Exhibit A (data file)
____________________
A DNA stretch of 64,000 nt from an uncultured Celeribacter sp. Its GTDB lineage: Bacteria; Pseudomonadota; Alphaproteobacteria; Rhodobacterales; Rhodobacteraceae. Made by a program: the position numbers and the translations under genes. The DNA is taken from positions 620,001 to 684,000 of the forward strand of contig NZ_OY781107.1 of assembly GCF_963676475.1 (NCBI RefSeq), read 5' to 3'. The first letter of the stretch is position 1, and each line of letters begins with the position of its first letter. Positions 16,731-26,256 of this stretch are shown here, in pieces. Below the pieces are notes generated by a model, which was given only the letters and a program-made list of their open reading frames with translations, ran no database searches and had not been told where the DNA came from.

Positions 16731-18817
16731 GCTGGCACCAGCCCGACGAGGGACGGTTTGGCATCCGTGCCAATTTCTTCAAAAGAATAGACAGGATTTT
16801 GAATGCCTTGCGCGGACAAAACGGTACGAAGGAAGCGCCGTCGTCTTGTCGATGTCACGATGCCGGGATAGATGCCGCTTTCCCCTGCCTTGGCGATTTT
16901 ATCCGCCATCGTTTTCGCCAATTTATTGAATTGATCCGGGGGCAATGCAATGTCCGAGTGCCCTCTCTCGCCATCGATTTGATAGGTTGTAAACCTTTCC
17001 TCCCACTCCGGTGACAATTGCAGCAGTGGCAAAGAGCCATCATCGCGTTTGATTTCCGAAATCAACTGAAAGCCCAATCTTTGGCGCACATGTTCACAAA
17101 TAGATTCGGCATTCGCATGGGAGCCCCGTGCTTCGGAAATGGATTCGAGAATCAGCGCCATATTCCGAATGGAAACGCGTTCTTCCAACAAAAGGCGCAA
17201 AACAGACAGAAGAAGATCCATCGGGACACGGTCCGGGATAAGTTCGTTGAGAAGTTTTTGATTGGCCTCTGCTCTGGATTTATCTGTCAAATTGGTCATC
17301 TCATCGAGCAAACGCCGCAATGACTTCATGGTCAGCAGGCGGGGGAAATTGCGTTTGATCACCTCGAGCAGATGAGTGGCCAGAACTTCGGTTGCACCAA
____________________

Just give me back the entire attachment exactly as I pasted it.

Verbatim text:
A DNA stretch of 64,000 nt from an uncultured Celeribacter sp. Its GTDB lineage: Bacteria; Pseudomonadota; Alphaproteobacteria; Rhodobacterales; Rhodobacteraceae. Made by a program: the position numbers and the translations under genes. The DNA is taken from positions 620,001 to 684,000 of the forward strand of contig NZ_OY781107.1 of assembly GCF_963676475.1 (NCBI RefSeq), read 5' to 3'. The first letter of the stretch is position 1, and each line of letters begins with the position of its first letter. Positions 16,731-26,256 of this stretch are shown here, in pieces. Below the pieces are notes generated by a model, which was given only the letters and a program-made list of their open reading frames with translations, ran no database searches and had not been told where the DNA came from.

Positions 16731-18817
16731 GCTGGCACCAGCCCGACGAGGGACGGTTTGGCATCCGTGCCAATTTCTTCAAAAGAATAGACAGGATTTT
16801 GAATGCCTTGCGCGGACAAAACGGTACGAAGGAAGCGCCGTCGTCTTGTCGATGTCACGATGCCGGGATAGATGCCGCTTTCCCCTGCCTTGGCGATTTT
16901 ATCCGCCATCGTTTTCGCCAATTTATTGAATTGATCCGGGGGCAATGCAATGTCCGAGTGCCCTCTCTCGCCATCGATTTGATAGGTTGTAAACCTTTCC
17001 TCCCACTCCGGTGACAATTGCAGCAGTGGCAAAGAGCCATCATCGCGTTTGATTTCCGAAATCAACTGAAAGCCCAATCTTTGGCGCACATGTTCACAAA
17101 TAGATTCGGCATTCGCATGGGAGCCCCGTGCTTCGGAAATGGATTCGAGAATCAGCGCCATATTCCGAATGGAAACGCGTTCTTCCAACAAAAGGCGCAA
17201 AACAGACAGAAGAAGATCCATCGGGACACGGTCCGGGATAAGTTCGTTGAGAAGTTTTTGATTGGCCTCTGCTCTGGATTTATCTGTCAAATTGGTCATC
17301 TCATCGAGCAAACGCCGCAATGACTTCATGGTCAGCAGGCGGGGGAAATTGCGTTTGATCACCTCGAGCAGATGAGTGGCCAGAACTTCGGTTGCACCAA